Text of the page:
Sanctity of Human Life
Photo unrelated to post, but thought it was timely since the Seahawks are playing in the Super Bowl. Adam took this photo right after we lost Thomas.
As national sanctity of human life month comes to a close, my heart focuses on my two sons in heaven. What precious lives we were entrusted. Both Simon and Thomas are reminders that every life matters, every life counts, and every life should be given an opportunity. I am learning from speaking to many women who have experienced perinatal loss that we all have a few things in common: it seems that mourning and grief come and go but never really leave us; that there is someone missing in our family; that our baby’s life is worthy of discussion and the question “how many children do you have?” can be a hard one to answer.
I am passionate about all life and am convicted that life begins at conception. The anthem of Simon’s life seems to be one that speaks for the unborn – for the child in utero who is wanted but terminally sick and for the child who is unwanted and considered for abortion. The song of Thomas’ life seems to be one that speaks for the soul lost in utero – for the child who was very much planned and wanted but called home before his or her first breath. Great solace is found in defining and giving purpose to my boys’ lives.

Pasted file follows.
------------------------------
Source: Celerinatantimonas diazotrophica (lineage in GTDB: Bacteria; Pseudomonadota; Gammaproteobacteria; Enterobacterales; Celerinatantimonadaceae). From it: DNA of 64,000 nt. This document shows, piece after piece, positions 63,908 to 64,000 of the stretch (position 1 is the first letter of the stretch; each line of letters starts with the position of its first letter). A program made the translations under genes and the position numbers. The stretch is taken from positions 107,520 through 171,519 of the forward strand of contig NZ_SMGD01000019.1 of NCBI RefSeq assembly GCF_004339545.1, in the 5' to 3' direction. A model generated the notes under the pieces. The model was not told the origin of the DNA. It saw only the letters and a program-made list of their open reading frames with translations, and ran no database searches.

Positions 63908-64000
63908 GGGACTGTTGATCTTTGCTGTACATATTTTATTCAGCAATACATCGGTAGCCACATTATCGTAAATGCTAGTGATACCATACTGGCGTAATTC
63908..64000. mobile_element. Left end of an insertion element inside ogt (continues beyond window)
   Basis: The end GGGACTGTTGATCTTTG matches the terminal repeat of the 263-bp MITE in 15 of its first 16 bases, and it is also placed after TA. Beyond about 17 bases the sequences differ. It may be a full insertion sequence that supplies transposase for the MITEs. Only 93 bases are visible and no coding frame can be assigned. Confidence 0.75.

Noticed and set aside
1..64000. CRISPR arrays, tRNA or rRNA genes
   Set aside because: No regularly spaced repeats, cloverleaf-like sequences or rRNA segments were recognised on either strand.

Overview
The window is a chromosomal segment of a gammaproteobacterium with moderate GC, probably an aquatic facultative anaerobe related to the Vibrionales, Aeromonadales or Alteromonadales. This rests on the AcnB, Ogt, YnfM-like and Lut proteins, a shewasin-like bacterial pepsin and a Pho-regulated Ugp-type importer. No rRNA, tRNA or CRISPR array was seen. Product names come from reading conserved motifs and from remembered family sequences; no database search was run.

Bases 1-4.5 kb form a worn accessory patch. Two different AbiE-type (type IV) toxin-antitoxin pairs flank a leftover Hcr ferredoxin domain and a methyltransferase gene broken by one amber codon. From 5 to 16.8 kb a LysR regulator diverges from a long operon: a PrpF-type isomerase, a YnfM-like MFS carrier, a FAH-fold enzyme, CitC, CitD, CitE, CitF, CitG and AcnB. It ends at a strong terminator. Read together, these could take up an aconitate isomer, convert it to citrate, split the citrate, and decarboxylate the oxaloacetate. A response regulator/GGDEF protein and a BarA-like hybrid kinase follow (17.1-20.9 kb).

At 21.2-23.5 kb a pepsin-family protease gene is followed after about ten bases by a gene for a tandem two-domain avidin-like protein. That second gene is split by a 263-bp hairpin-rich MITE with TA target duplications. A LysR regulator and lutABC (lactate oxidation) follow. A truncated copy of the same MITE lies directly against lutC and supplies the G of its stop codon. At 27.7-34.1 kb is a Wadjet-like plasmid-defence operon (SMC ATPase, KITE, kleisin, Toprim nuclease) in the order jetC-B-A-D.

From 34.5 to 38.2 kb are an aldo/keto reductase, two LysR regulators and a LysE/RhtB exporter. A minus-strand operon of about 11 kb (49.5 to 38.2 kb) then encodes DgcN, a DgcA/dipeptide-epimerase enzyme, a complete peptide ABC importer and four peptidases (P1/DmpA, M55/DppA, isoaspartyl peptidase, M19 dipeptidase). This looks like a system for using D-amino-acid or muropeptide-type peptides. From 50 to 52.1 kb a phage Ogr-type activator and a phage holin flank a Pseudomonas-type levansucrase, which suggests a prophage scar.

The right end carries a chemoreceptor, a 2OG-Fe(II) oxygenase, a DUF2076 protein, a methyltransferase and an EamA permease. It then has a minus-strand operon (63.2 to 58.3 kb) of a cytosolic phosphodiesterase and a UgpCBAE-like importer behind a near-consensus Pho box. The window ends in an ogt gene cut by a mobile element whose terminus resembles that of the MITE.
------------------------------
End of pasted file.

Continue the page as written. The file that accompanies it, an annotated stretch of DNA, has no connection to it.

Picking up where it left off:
After feeling challenged to surround families with as much support as possible, during anticipated loss and after their loss, I decided to begin a support group called, You Made Me Mom. The word “you” has dual meaning – God and our children. Our first group meeting was two weeks ago. For me, it resulted in support, understanding, and - as strange as it might sound - it made me happy. I was happy that there were women willing to join me and that I was able to talk openly and boldly about my thoughts. The invitation is always open for any mom who has lost a baby to miscarriage, stillbirth or infant loss. Please know I am also willing to meet with moms in the baby loss community who would prefer to talk one-on-one over a cup of coffee or glass of wine. More information can be found here: www.youmadememom.com.
Simon’s life prepared us as best as it could for the loss of Thomas. We knew our funeral director, we knew we wanted to bring our own resting box for Thomas’ body, and we knew we would want Simon’s lotion rubbed on Thomas (scent is a powerful memory trigger). I am realizing many families lack support and have no idea what to do in this situation of loss - both during the loss and after the loss. They felt unsupported at the doctor’s office when they found out their baby’s heart had stopped beating. They felt unsupported in the hospital when delivering their 18 week gestation baby. They felt unsupported after they lost their baby and returned to normal life and no one asked them about their baby – or maybe they even chose to stay silent about the loss of their baby. My heart yearns to support families during and after the crisis of their child’s death and to encourage others to support these families as well. One website that helped me before Simon was born and after Thomas died was Stillbirthday. This organization's motto is "a pregnancy loss is still a birthday." I encourage all loss families to take a look at this compassionate and informative site.